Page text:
Sometime in the last week or so, youth workers across the country have processed through one of the bigger events on their ministry calendars. Senior graduation. For some of you, it’s happening this week. Graduation is a whirlwind time that can hold a variety of different emotions all at once:
Stress caused by additional responsibilities at an already busy time of year.
Happiness and pride for the life transition students are entering into.
Sadness that this new stage for students means a change in your relationship, and so on …
So, graduation is an important time. But it’s most important for the possibilities that exist for evaluating your ministry. What do I mean? Glad you asked …
Your graduating seniors may represent a chance to evaluate your youth ministry strategy.
While it’s by no means cut and dry, by looking at your seniors, you might just get a glimpse into what students look like having come through your youth ministry. It could be an invaluable way of thinking about your strategy and approach. Here’s what I mean …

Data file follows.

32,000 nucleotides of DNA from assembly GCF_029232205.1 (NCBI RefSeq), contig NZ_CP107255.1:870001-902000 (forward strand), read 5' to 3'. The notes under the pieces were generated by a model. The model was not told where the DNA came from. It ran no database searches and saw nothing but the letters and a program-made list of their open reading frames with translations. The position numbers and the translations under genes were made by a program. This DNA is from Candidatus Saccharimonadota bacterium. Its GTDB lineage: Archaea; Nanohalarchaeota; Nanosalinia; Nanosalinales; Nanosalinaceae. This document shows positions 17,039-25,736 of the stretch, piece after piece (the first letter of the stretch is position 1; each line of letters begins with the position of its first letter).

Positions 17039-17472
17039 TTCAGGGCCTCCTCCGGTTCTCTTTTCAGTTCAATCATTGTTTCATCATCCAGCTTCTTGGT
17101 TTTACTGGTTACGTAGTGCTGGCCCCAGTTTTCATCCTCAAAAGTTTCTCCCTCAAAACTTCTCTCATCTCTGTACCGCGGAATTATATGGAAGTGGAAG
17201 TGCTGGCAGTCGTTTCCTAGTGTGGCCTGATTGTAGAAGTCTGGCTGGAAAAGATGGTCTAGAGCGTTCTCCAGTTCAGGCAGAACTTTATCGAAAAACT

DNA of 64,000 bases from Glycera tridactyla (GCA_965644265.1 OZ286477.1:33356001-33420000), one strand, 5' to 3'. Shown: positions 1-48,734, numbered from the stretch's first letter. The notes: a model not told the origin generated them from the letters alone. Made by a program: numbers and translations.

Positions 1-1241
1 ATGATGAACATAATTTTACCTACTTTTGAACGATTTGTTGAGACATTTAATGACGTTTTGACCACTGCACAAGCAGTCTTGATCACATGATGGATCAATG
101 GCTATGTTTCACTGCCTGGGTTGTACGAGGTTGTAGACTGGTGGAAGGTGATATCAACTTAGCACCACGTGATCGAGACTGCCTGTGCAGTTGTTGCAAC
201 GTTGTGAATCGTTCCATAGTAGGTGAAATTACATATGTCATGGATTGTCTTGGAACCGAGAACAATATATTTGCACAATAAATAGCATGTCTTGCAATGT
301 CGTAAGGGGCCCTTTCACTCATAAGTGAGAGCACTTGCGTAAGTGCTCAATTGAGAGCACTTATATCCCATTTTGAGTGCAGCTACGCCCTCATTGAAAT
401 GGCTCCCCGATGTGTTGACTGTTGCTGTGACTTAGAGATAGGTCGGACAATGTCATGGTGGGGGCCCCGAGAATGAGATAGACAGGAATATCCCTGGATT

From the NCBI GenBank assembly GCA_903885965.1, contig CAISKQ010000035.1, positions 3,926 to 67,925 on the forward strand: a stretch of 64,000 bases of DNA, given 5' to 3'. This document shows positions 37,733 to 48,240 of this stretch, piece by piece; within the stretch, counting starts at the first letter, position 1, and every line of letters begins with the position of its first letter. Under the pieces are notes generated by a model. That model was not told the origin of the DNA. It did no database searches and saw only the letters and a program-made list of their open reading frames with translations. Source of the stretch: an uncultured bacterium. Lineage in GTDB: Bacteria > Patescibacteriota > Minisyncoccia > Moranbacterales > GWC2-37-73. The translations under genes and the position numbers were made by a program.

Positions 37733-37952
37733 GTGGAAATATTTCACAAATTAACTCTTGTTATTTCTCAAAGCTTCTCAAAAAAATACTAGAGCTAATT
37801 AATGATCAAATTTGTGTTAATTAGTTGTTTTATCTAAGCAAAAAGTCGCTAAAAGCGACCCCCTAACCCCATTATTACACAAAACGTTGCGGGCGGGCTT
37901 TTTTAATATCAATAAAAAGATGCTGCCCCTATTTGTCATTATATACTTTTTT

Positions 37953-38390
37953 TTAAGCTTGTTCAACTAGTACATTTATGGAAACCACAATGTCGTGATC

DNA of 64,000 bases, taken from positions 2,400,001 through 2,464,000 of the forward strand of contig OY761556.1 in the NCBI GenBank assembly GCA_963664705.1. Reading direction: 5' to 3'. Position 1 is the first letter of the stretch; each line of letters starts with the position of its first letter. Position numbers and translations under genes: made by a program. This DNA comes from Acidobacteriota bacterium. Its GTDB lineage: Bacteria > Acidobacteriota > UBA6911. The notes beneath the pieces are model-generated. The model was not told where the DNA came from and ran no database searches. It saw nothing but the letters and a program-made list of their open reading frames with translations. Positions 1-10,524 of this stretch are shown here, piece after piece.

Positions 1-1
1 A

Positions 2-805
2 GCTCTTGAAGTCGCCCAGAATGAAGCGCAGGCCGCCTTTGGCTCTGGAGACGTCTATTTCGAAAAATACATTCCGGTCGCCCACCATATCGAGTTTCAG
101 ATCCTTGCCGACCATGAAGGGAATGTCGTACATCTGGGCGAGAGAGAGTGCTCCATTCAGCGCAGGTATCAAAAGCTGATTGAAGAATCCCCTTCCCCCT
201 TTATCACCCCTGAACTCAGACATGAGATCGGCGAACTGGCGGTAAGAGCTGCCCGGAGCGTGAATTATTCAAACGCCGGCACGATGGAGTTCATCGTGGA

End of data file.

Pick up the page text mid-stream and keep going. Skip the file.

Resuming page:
Think about your graduates. Think about them as a group and as individuals. As a group, what values do you see them holding that you worked to instill? Are they passionate about the poor and needy? Are they serious about leadership? Are they committed to evangelism? If they have held on to these values, it’s affirmation that you are doing an effective job of teaching, modeling and placing an important emphasis, and/or that you are partnering with their parents to keep these themes present in their lives.
As individuals, do you see the effects of your disciple-making strategy? Do they have a passion for God’s Word? Do they live out their faith visibly? Do they value service? Do they openly talk about their faith? If you can look at your individual students and see signs of the faith development that you and their parents have lead them to develop, then you can have a measure of confidence that your Spirit-led efforts to lead students in discipleship are on the right track.
But what if you look at your graduates and don’t see a group of students who share some or most of your values? What if you don’t see individuals who have grown in their faith?